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    #1

    too young for this care

    Hi.
    Would you help me understand the following passage?

    Before following Bobby through his black experience, however, it is better to know what happened at the Cedars where his cousin, Katherine Perrine was, except for the servants, alone with old Silas Blackburn who seemed apprehensive of some sly approach of disaster. At twenty Katherine was too young, too light-hearted for this care of her uncle in which she had persisted as an antidote for Bobby's shortcomings.(From The Abandoned Room by Wadworth Camp)

    I don't quite understand "Katherine was too young...for this care of her uncle" part. Does this mean "though she was brought up under the care of this uncle, she was very young and light-hearted"? I appreciate any comments. Thanks.

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    #2

    Re: too young for this care

    I see. That makes a sense. Thank you very much.

  1. freezeframe's Avatar
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    #3

    Re: too young for this care

    Quote Originally Posted by Gillnetter View Post
    Try replacing "care" with "concern" or "worry". At her young age, Katherine didn't have the same concerns as her uncle did.

    I disagree. I haven't read the book but judging by the paragraph provided, it sounds like Catherine has to take care of her elderly uncle and she's too young to be shut up there alone with uncle and servants in order to be a caretaker. It also sounds like she's doing it to make up for "Bobby's shortcomings".

  2. bhaisahab's Avatar
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    #4

    Re: too young for this care

    Quote Originally Posted by freezeframe View Post
    I disagree. I haven't read the book but judging by the paragraph provided, it sounds like Catherine has to take care of her elderly uncle and she's too young to be shut up there alone with uncle and servants in order to be a caretaker. It also sounds like she's doing it to make up for "Bobby's shortcomings".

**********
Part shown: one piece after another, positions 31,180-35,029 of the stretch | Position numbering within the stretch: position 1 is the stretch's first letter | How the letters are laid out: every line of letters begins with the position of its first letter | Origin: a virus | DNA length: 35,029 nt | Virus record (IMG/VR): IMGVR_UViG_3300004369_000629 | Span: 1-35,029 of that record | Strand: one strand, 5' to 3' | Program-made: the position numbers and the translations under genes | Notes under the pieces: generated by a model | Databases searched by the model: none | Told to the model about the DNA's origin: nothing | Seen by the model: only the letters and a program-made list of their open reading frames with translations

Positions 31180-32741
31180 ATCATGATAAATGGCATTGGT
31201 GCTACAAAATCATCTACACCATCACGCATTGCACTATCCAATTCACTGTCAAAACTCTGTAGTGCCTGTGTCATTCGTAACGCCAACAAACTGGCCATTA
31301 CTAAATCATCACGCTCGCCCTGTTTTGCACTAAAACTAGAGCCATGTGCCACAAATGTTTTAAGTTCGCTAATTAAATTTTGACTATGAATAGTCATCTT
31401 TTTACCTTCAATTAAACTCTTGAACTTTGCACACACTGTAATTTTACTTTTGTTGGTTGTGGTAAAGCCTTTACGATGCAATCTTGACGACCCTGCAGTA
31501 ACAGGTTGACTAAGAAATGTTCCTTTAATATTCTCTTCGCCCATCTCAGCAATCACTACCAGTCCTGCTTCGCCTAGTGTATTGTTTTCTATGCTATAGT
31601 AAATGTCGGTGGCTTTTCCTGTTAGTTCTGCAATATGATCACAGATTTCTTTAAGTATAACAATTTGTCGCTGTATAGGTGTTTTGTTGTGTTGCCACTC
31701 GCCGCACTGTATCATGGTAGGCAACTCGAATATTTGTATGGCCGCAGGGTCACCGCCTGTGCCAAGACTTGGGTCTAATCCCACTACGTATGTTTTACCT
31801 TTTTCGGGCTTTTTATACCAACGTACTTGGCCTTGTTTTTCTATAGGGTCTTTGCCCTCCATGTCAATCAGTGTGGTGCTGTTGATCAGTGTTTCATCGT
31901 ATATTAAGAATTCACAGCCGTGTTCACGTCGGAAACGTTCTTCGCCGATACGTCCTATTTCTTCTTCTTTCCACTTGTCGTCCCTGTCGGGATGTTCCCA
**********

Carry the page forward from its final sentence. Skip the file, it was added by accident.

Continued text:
That's the way I read it too. I must say, though, that it's a poorly written passage.

  3. freezeframe's Avatar
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    #5

    Re: too young for this care

    Quote Originally Posted by Gillnetter View Post
    Before following Bobby through his black experience, however, it is better to know what happened at the Cedars where his cousin, Katherine Perrine was, except for the servants, alone with old Silas Blackburn who seemed apprehensive of some sly approach of disaster. At twenty Katherine was too young, too light-hearted for this care of her uncle in which she had persisted as an antidote for Bobby's shortcomings."

    It seems to me that the line, "...with old Silas Blackburn who seemed apprehensive of some sly approach of disaster.", is a comparsion with, "...Katherine was too young, too light-hearted for this care of her uncle..." Silas had concerns that were not shared by Katherine.

    That's fine but it doesn't account for the part highlighted in blue. So, she was too young to have the same concerns as her uncle but she persisted in ... those concerns? to make up for her cousin's shortcomings? This makes no sense.

    I think my reading accounts for all parts of the passage better.

  4. freezeframe's Avatar
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    #6

    Re: too young for this care

    Quote Originally Posted by Gillnetter View Post
    Before following Bobby through his black experience, however, it is better to know what happened at the Cedars where his cousin, Katherine Perrine was, except for the servants, alone with old Silas Blackburn who seemed apprehensive of some sly approach of disaster. At twenty Katherine was too young, too light-hearted for this care of her uncle in which she had persisted as an antidote for Bobby's shortcomings.

    There are at least three ways this sentence could be understood:
    1. She did not share her uncle's concerns
    2. She was a caregiver
    3. Even though she was young, she cared about her uncle

    Unon reflection I am drawn to the third case. Bobby didn't care about Silas - Katherine did.
    Why would someone be too young or too light-hearted to care about their relative?

    But, you're welcome to your reading.

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